Encouraging economic news seems to be popping up all over.
Consider these headlines from today’s Wall Street Journal: “Evidence Mounts of Strong Recovery,” that’s about the U.S. Also, “Bernanke Sees Little Inflation Threat.” Also, “Economic Recovery Picks Up Steam Across Asia.”
(Yes, to be balanced, there’s also a column by David Wessel headlined “Europe is Failing to Keep Up.”)
But Spring is in the air and one can consider notions of a “Goldilocks” economic enivornment rising in the U.S. from the ashes of deep recession and credit crisis. Goldilocks in ‘not too hot, not too cold.’
Quote of the day in support of all this comes from the Journal story on the surprising strength in U.S. retail sales. “There’s a growing risk that we’re underestimating the strength of the economy,” Stephen Stanley, chief economist of Pierpont Securities, told the Journal.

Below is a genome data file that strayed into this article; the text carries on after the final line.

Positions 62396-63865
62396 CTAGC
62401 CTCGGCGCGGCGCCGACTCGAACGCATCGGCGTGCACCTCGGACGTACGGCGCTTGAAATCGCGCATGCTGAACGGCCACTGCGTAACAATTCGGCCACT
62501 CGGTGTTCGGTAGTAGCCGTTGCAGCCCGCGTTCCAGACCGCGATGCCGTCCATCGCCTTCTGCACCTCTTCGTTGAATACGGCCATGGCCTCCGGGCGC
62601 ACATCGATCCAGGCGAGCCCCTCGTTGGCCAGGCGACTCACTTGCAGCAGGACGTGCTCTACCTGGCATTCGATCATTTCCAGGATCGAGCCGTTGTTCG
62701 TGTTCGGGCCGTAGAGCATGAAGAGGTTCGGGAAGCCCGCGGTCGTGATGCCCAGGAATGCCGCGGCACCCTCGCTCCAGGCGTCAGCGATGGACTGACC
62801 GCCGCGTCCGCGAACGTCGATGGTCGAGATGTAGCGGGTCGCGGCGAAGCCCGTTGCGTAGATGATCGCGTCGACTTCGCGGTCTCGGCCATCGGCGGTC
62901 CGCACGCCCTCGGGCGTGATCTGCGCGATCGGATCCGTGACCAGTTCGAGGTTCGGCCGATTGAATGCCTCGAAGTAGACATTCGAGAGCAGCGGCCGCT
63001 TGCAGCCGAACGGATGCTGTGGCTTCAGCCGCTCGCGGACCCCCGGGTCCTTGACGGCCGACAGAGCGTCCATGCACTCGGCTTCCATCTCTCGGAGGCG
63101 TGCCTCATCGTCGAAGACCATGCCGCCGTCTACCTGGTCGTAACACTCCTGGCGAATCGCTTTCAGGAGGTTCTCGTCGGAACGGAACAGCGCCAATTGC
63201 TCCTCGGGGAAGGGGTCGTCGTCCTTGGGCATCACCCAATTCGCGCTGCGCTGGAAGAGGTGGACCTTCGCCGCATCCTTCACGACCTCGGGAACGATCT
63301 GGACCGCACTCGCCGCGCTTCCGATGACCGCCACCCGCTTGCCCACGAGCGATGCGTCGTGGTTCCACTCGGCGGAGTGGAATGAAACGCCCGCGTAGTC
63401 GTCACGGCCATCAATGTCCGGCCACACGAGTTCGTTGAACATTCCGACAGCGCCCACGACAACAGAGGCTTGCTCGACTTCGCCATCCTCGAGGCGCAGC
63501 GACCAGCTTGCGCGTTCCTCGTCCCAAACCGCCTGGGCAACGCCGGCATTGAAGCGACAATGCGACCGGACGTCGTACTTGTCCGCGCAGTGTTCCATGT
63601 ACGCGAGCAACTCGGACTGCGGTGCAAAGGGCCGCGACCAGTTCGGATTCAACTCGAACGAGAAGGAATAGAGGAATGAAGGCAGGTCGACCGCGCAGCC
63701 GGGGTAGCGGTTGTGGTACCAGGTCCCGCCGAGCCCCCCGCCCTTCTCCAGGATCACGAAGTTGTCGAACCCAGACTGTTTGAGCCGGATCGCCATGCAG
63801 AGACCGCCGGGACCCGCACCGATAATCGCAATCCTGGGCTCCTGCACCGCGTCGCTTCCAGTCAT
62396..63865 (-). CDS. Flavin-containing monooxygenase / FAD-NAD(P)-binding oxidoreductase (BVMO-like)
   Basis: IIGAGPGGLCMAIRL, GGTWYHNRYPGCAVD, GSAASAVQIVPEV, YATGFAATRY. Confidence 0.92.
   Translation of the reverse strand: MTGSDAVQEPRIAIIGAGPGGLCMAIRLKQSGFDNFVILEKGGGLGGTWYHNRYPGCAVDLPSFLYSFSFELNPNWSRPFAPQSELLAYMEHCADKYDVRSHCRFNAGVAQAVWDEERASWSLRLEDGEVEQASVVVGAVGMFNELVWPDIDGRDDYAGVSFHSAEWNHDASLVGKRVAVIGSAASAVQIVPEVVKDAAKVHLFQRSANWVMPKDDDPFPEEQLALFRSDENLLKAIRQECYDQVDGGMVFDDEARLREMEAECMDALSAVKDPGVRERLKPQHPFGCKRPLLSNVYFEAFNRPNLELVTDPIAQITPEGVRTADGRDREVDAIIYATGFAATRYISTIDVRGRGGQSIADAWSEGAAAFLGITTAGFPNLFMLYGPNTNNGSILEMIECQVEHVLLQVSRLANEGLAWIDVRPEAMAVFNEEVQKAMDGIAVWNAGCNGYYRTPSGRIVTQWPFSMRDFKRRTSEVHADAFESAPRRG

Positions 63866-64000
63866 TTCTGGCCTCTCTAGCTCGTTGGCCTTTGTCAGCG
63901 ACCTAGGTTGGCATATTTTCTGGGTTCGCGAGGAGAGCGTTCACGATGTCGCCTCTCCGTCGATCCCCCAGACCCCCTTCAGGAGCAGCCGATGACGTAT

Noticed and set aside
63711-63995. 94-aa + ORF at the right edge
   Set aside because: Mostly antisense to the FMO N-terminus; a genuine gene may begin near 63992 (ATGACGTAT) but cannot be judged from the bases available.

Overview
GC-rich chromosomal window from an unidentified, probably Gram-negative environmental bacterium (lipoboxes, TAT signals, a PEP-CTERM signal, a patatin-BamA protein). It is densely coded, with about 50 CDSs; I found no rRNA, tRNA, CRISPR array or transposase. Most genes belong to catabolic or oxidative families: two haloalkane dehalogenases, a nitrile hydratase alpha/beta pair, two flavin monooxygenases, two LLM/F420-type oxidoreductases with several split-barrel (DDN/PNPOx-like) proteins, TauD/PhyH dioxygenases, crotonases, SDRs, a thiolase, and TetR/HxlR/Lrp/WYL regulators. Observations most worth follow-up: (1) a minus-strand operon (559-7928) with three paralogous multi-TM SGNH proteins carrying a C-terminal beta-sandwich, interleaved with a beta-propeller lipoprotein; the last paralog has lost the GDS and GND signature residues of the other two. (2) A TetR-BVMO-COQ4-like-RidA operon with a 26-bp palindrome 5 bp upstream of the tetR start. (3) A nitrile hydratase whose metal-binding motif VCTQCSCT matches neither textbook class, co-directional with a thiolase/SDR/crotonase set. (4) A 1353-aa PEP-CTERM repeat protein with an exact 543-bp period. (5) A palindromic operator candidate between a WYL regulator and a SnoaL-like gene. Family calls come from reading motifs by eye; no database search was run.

Sure, the sobering stats are still with us. Nearly 10% unemployment by official measure in the U.S. Housing prices that have far to go to recover.
It’s worth giving some credit to the stock market, or, one should say, the bullish investors whose cumulative buying since March 2009 has created the rally that’s taken the Dow Jones Industrial Average above 11,000.
Those prices climbed a real wall of worry, naysayers and pessimists, double-dip recession theorists and the like.
Stock prices, of course, could go down tomorrow. And go down the next day and the day after that. But in their assumed role as forward-looking predictor of corporate earnings and economic activity, stock prices and the indexes they form look good right now.